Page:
FINDLAY - News cameras will not be barred from future meetings of the city's ad hoc smoking committee, the city law director said yesterday.
David Hackenberg said a public hearing that was abruptly adjourned Tuesday night because news photographers refused to leave was the result of a misunderstanding. He said he had advised city Councilman David Cliffe, who chairs the committee, that the committee was not legally required to videotape the hearings.
When several news stations showed up for the meeting and refused to leave, though, Mr. Cliffe called off the meeting, saying he was following the orders of Mr. Hackenberg.
"I never told him that the news media should or could be kicked out," Mr. Hackenberg said yesterday. "I try to do the right thing, and I try to get along with the press."
Mayor Tony Iriti said the cameras "absolutely" should have been permitted at the hearing. He was present when Mr. Cliffe
adjourned the meeting, but said he did not feel it was his place to interfere.
"There's no reason why the cameras shouldn't be allowed," the mayor said. "It's a public issue."
The 11-member ad hoc committee has been meeting for months to explore the feasibility of adopting some kind of public smoking ban in Findlay. It had planned to hold two public hearings this month before sending its recommendations to city council.
Mr. Cliffe said yesterday that a May 25 public hearing will go on as planned and that the committee likely will schedule another public meeting in early June.
"Cameras will be allowed," he said. "That's what the law director is advising at this point."
Mr. Cliffe said his concerns arose because several committee members - who are not elected officeholders - had received "strange e-mails" that made them uncomfortable. They did not agree to serve on the committee to get that kind of public attention, he said.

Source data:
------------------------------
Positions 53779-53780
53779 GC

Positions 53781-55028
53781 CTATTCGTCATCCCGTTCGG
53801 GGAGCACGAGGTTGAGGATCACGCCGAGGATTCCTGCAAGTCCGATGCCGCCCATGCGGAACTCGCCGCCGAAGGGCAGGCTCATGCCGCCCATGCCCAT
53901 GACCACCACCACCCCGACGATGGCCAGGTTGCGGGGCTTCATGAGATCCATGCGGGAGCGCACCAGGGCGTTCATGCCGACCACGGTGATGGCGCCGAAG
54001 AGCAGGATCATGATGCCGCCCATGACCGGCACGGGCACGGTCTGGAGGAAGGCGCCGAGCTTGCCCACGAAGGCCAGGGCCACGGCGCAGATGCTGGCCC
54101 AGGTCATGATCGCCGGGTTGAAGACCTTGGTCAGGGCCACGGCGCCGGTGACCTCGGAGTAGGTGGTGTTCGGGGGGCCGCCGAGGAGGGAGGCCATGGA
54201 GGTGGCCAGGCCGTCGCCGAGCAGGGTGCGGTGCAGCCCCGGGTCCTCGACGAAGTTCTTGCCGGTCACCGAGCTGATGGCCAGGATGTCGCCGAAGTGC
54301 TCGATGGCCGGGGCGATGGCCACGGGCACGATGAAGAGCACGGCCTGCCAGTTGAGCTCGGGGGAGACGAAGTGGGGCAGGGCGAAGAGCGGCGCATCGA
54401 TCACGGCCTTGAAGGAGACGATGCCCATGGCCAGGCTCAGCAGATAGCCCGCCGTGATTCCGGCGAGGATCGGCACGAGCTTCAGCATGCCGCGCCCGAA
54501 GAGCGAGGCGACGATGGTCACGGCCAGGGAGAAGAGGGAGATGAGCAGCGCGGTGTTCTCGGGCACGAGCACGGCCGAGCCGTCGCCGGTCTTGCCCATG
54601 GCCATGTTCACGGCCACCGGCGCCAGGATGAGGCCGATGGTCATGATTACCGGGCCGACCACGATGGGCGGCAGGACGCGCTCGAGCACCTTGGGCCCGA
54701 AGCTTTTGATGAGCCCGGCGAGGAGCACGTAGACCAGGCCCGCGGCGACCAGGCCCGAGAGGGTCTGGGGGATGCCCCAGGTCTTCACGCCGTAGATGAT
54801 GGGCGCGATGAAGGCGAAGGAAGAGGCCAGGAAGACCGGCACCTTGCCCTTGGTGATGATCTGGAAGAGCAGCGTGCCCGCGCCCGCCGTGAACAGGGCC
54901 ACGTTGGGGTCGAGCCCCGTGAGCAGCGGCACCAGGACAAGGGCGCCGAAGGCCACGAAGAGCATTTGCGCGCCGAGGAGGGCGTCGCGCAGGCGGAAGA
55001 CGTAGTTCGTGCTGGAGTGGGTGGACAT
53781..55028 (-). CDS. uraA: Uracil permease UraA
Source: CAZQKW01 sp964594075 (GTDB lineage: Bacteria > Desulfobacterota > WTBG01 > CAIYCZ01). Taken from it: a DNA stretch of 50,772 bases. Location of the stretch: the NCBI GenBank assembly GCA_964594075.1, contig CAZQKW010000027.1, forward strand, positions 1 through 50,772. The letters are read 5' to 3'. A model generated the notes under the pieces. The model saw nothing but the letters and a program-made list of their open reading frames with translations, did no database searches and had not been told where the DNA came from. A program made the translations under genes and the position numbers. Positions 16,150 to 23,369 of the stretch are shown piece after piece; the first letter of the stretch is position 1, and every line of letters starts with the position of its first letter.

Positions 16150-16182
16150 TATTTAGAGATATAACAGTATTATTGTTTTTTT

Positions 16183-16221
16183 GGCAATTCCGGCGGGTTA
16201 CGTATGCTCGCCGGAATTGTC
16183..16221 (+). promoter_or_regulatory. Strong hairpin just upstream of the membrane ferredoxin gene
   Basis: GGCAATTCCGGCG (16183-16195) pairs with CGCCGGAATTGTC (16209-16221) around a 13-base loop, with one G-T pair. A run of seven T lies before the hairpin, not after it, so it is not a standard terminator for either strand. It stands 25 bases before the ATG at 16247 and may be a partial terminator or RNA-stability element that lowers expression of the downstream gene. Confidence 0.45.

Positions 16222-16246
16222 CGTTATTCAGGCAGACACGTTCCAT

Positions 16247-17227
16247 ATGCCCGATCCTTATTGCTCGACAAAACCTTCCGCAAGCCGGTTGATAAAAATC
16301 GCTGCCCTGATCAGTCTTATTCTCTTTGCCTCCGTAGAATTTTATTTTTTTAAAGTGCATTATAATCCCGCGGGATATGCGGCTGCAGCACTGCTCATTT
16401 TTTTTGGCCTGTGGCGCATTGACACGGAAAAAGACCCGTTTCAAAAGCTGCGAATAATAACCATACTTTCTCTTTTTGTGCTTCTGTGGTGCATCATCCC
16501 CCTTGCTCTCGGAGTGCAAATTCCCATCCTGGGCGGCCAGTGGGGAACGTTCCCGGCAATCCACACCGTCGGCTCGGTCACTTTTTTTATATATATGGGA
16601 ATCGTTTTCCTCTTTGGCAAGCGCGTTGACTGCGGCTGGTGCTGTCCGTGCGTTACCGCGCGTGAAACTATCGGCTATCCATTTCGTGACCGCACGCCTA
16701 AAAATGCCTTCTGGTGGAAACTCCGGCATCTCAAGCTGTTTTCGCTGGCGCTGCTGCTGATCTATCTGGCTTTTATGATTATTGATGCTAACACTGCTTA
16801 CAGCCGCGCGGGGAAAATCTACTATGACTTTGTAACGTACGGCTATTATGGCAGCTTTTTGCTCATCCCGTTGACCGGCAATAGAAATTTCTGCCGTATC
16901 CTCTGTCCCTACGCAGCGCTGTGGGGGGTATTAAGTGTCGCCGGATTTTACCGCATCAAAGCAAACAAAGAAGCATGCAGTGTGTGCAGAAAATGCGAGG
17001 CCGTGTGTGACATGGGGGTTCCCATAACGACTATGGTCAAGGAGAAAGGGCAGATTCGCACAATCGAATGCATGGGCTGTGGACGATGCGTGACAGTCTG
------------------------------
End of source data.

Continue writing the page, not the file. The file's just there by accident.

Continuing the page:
"It's hard enough to get people to volunteer for things like this," Mr. Cliffe said. "I would hope some of the local media would respect that."
Mr. Hackenberg said that while the committee members are not technically public officials, they've assumed a public role.
"Unfortunately when you accept any public position, even though it's just an ad hoc committee, you're fair game," Mr. Hackenberg said. "Unfortunately some people can't handle that, and I guess they shouldn't serve."
About 40 people had turned out Tuesday night to voice their opinions on the smoking issue. Mr. Cliffe said the committee is not obligated to hold any more sessions for members of the public to speak on the topic, but they still want public input.
"We could just have a work session and put together our recommendations, but I'm not comfortable with that, and I don't think that's what members of the committee want."
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